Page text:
2. \(\mathcal{A}\) is a \(\sigma\)-algebra or \(\sigma\)-field, which is a family of events (subsets of \(\Omega\));
  3. \(\mathbb{P}\) is a probability measure, which assigns probability to each event in \(\mathcal{A}\).

To give some intuition behind this approach, David Williams says to imagine that Tyche, Goddess of Chance, chooses a point \(\omega\in\Omega\) at random according to the law \(\mathbb{P}\) such that an event \(A\in \mathcal{A}\) has a probability given by \(\mathbb{P}(A)\), where we understand probability with our own intuition. We can also choose \(\omega\in\Omega\) by using some physical experiment, as long as it is random.

With this formalism, mathematicians define random objects by using a certain measurable function or mapping that maps to a suitable space of mathematical objects. For example, a real-valued random variable is a measurable function from \(\Omega\) to the real line. To consider other random mathematical objects, we just need to define a measurable mapping from \(\Omega\) to a suitable mathematical space.

Definition

Stochastic process

Mathematically, a stochastic process is usually defined as a collection of random variables indexed by some set, often representing time. (Other interpretations exists such as a stochastic process being a random function.)

More formally, a stochastic process is defined as a collection of random variables defined on a common probability space \((\Omega,{\cal A}, \mathbb{P} )\), where \(\Omega\) is a sample space, \({\cal A}\) is a \(\sigma\)-algebra, and \(\mathbb{P}\) is a probability measure, and the random variables, indexed by some set \(T\), all take values in the same mathematical space \(S\), which must be measurable with respect to some \(\sigma\)-algebra \(\Sigma\).

Put another way, for a given probability space \(( \mathbb{P}, {\cal A}, \Omega)\) and a measurable space \((S, \Sigma)\), a stochastic process is a collection of \(S\)-valued random variables, which we can write as:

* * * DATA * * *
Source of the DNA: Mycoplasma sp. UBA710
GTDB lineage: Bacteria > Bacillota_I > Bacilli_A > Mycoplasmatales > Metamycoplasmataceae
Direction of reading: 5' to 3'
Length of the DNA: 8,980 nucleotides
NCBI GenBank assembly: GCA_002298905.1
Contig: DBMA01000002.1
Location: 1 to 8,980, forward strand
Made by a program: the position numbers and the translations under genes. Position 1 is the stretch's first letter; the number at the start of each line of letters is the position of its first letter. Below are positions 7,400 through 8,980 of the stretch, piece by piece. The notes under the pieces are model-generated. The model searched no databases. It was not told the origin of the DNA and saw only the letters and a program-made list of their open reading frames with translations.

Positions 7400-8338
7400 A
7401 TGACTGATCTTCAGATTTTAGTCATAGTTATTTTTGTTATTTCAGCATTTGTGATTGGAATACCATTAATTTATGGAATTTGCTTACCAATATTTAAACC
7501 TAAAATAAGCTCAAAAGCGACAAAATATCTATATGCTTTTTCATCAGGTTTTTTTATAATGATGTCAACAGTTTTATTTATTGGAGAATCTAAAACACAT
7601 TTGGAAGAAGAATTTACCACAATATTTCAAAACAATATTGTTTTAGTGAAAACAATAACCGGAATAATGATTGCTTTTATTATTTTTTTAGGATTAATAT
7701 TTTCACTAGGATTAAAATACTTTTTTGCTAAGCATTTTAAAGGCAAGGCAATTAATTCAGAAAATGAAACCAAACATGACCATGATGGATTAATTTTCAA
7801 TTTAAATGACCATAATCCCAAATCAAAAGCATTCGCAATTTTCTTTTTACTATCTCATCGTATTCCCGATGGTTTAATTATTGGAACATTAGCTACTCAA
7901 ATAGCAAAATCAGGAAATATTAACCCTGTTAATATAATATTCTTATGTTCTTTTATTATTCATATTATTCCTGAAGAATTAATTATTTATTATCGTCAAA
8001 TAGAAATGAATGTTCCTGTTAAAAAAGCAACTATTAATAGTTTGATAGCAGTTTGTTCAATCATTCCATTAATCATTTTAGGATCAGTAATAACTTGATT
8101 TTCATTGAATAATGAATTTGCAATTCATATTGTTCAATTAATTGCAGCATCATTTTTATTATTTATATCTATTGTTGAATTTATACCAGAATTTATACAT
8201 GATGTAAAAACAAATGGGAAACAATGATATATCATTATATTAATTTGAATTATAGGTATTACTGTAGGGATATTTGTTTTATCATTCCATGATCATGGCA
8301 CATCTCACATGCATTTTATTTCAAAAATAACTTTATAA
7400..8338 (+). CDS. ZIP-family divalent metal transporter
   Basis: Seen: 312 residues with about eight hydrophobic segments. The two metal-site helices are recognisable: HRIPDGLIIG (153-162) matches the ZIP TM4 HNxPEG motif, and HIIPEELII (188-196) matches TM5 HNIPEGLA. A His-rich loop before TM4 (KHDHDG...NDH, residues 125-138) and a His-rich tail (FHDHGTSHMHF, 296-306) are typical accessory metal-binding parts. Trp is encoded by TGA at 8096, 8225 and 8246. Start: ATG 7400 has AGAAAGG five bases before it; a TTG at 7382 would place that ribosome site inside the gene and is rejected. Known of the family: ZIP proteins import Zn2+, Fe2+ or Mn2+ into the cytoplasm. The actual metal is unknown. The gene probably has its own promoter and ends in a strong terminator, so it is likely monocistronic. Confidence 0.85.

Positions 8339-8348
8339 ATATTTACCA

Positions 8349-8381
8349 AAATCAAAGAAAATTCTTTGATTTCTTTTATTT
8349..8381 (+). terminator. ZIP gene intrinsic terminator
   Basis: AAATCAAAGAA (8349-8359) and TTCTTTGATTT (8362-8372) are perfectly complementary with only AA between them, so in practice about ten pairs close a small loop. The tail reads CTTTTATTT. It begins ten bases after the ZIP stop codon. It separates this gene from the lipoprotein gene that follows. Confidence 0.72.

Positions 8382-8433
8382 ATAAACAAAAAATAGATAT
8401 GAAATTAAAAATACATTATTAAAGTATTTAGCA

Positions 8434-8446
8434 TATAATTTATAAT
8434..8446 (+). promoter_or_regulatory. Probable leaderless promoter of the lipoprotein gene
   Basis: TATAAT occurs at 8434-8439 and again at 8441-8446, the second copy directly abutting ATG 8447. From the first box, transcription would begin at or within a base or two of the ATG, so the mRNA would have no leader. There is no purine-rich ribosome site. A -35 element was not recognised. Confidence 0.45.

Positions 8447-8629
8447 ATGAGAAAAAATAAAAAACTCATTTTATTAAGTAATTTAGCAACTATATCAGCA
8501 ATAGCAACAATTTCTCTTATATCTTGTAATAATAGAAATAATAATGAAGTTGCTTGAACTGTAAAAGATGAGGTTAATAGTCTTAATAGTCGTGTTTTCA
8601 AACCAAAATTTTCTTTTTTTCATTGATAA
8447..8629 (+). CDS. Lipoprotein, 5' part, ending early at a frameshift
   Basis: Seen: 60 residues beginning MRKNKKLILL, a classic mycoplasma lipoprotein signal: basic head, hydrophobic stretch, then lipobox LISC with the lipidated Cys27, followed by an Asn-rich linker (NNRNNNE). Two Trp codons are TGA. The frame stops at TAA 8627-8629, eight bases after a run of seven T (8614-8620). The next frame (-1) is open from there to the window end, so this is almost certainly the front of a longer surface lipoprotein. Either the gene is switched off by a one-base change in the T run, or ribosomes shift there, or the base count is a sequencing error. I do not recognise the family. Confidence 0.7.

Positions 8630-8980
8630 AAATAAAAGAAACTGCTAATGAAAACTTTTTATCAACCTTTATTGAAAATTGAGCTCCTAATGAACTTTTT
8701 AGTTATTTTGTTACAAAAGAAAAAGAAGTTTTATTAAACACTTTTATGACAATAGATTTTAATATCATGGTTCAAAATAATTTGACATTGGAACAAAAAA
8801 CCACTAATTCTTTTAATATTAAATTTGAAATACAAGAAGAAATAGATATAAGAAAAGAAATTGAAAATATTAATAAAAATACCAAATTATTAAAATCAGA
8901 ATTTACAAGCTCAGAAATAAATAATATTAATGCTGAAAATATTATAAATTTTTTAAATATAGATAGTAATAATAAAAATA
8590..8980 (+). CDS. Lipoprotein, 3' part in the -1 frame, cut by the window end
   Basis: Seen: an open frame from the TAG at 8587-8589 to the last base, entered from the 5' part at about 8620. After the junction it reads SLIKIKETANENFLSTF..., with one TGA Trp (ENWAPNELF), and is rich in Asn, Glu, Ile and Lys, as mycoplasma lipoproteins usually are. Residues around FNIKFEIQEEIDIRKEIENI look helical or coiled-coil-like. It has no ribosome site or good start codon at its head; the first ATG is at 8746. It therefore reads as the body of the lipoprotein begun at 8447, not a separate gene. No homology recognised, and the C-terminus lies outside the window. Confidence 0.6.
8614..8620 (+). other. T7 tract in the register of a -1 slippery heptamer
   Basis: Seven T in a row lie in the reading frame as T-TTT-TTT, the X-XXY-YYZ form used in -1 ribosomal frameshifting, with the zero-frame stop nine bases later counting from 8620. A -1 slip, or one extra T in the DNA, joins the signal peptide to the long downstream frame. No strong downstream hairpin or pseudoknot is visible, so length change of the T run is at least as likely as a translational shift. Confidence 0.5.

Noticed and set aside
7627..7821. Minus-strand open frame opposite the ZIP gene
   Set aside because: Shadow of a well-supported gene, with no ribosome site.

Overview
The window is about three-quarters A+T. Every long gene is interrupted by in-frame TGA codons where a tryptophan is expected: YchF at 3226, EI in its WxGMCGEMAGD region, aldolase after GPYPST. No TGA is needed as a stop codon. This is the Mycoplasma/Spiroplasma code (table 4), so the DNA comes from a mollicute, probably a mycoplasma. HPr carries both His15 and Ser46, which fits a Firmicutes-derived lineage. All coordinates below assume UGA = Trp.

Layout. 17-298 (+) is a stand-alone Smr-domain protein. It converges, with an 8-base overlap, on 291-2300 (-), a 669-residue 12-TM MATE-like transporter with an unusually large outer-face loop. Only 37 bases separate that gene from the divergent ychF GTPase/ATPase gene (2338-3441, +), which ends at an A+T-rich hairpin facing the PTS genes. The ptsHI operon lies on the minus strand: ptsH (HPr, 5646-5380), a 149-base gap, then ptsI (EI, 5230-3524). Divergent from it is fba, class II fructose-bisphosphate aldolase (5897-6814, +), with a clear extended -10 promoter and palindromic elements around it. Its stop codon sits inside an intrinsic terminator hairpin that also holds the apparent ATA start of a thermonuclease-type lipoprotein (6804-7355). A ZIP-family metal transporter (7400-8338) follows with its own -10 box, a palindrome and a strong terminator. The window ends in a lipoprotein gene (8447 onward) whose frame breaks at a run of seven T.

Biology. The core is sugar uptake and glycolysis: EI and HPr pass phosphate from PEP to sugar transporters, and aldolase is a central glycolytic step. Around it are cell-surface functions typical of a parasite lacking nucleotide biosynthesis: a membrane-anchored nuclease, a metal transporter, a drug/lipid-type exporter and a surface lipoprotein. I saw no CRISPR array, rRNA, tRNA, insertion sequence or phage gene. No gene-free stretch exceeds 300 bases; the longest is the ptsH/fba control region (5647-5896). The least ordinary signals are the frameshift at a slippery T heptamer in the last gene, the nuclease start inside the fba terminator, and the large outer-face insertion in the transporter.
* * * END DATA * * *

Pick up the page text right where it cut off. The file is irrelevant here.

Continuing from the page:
$$\{X(t):t\in T \}.$$

For each \(t\in T\), \(X(t)\) is a random variable. Historically, a point \(t\in T\) was interpreted as time, so \(X(t)\) is random variable representing a value observed at time \(t\).

Often collection of random variables \(\{X(t):t\in T \}\) is denoted by simply a single letter such as \(X\).  There are different notations for stochastic processes. For example, a stochastic process can also be written as \(\{X(t,\omega):t\in T \}\), reflecting that is function of the two variables, \(t\in T\) and \(\omega\in \Omega\).

Index set

The set \(T\) is called the index set or parameter set of the stochastic process. Typically this set is some subset of the real line, such as the natural numbers or an interval. If the set is countable, such as the natural numbers, then it is a discrete-time stochastic process. Conversely, an interval for the index set gives a continuous-time stochastic process.

(If the index set is some two or higher dimensional Euclidean space or manifold, then typically the resulting stochastic or random process is called a random field.)

State space

The mathematical space \(S\) is called the state space of the stochastic process. The precise mathematical space can be any one of many different mathematical sets such as the integers, the real line, \(n\)-dimensional Euclidean space, the complex plane, or more abstract mathematical spaces. The different spaces reflects the different values that the stochastic process can take.

Sample function